FIG. 1 is a view in perspective of a folded surgical sponge of the present invention.
FIG. 2 is a partial cross-sectional view in perspective of a single thickness of nonwoven fabric comprising the surgical sponge of FIG. 1.
FIG. 3 is an enlarged plan view of a nonwoven fabric including an integral radiopaque monofilament.
FIG. 4 is a plan view of the fabric of FIG. 2 after hot pressing of the monofilament.
FIG. 5 is an enlarged plan view of a nonwoven fabric with an integral radiopaque yarn.
FIG. 6 is a view in cross-section through line 6--6 of FIG. 1.
The surgical sponges of the present invention are fabricated of nonwoven fabrics manufactured according to conventional hydraulic entanglement methods. In brief, these methods consist of providing a fibrous web of randomly oriented staple length fibers, positioning the web on a patterned, apertured belt, and subjecting the web while supported on the belt to a plurality of high pressure hydraulic jets to entangle the fibers into a pattern conforming to that of the supporting belt. The entangled fibers are thereupon separated from the belt and dried on hot drums to produce a patterned nonwoven fabric. This method of manufacturing is described in detail in U.S. Pat. Nos. 3,068,547; 3,129,466; 3,485,706; 3,494,821; and 3,681,184 and is well known to those skilled in the art.
The nonwoven fabric may comprise any suitable combination of natural and/or synthetic textile materials including cotton, rayon, acrylics, polyester and nylon. A particularly preferred fiber composition is a blend of 70% rayon (1.5 denier, approximately 3 cm staple length) and 30% polyester (1.5 denier, approximately 3 cm staple length). The staple fibers are blended and converted to a fibrous web on conventional textile processing equipment such as a Rando-Webber which produces a web having random fiber orientation.
In the manufacture of t:e nonwoven fabrics of the present invention, two fibrous webs produced from the staple fiber blend are laid one upon the other on a moving belt. At the same time, one or more strands of a radiopaque, X-ray detectable element are positioned between the two webs. The composite material is carried by the belt through the hydraulic entanglement process whereupon the individual webs are unified to form a single thickness of nonwoven fabric with the X-ray detectable element positioned interiorly thereof. The composite nonwoven fabric is thereupon removed from the belt, dried over heated drums, and collected on a roll.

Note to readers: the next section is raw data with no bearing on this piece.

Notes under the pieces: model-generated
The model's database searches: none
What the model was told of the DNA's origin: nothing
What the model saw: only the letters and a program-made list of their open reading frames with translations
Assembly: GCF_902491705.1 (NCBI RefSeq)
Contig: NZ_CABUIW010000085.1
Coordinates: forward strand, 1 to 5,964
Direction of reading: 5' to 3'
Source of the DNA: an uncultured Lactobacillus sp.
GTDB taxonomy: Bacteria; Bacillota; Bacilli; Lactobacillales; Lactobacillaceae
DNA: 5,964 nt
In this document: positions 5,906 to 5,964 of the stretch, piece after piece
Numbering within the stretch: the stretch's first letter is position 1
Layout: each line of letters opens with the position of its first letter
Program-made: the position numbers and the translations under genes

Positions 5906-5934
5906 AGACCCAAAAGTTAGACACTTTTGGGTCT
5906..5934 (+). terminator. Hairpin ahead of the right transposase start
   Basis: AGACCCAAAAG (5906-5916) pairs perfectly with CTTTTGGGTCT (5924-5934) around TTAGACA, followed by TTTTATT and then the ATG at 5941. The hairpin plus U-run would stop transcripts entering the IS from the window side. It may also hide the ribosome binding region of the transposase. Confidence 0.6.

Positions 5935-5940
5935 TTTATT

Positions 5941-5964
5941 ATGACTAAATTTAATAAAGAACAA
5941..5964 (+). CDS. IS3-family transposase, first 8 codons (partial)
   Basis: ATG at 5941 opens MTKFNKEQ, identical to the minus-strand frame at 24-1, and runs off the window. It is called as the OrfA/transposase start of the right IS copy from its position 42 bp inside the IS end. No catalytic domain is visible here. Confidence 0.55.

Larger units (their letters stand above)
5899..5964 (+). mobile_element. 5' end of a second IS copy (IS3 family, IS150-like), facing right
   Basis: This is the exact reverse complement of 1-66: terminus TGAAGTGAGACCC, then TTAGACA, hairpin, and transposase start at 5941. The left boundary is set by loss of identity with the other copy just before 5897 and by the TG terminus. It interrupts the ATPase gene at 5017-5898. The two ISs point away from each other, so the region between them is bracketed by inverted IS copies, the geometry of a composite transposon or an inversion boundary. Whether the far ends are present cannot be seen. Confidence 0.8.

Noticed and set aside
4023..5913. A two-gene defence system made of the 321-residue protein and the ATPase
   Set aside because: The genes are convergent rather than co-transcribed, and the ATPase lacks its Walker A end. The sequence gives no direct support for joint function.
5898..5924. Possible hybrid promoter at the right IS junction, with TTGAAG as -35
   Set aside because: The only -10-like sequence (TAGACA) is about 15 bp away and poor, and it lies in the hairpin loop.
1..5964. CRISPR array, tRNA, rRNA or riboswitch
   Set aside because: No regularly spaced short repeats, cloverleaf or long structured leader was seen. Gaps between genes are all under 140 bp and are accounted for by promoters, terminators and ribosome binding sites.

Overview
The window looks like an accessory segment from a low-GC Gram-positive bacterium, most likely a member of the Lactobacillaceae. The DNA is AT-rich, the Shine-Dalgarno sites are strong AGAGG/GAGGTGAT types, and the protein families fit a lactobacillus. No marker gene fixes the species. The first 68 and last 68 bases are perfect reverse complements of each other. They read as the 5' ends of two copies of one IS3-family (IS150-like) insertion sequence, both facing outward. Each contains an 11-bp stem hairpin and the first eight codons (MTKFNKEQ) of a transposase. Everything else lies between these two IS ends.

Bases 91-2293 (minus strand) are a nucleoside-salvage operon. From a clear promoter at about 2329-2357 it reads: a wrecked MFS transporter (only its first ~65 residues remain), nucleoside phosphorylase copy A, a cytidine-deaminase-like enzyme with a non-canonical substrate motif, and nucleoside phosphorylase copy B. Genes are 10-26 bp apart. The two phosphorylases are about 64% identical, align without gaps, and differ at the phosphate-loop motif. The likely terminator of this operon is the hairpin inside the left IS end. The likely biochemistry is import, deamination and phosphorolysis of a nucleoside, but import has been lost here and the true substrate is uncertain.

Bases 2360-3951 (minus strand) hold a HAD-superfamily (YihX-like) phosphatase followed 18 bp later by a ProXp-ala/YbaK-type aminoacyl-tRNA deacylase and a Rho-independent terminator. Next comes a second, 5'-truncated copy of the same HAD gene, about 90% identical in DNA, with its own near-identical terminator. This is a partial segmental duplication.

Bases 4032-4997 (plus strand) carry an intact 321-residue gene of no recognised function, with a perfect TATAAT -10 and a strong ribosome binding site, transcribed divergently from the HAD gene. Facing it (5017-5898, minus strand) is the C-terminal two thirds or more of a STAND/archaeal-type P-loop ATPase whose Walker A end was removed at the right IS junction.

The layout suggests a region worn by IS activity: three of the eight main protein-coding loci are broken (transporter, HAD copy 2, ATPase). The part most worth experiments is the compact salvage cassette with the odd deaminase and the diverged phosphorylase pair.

The unified, nonwoven fabric preferably has a total dry weight of from about 1.0 to 3.0 ozs per square yard (30 to 100 g/m2) , with the lighter weights limited by the processability of the fibrous webs and the heavier weights limited by the desired utility and construction of the sponge, although higher weights may be preferred for some product applications such as laparotomy pads.
The X-ray detectable material may be any continuous filament, yarn or ribbon of sufficient density to provide an acceptable degree of contrast on a medical X-ray. A suitable monofilament is polyvinylchloride, 0.025 in. in diameter, containing 60% by weight barium sulfate. A suitable yarn is made from a viscose staple containing 40-45% barium sulfate which is spun into a 60 tex singles yarn. Four, six or eight ply yarns are made from the singles yarn for incorporation into the nonwoven fabric.
The X-ray detectable element is preferably dyed or pigmented blue or other suitable color which contrasts sharply with blood. The color permits ready identification of the X-ray detectable element in the sponge, facilitates sponge counting in the operating room and further helps locate the sponge when saturated with blood during use. As a characteristic of the sponges of the present invention, the X-ray detectable element has a lighter covering of nonwoven fibers on the hydraulic jet side of the fabric as compared to the belt side, and is consequently visually more apparent from that side. This increased visibility may be capitalized on when folding the sponge by placing the hydraulic jet side of the fabric to the outside of the sponge.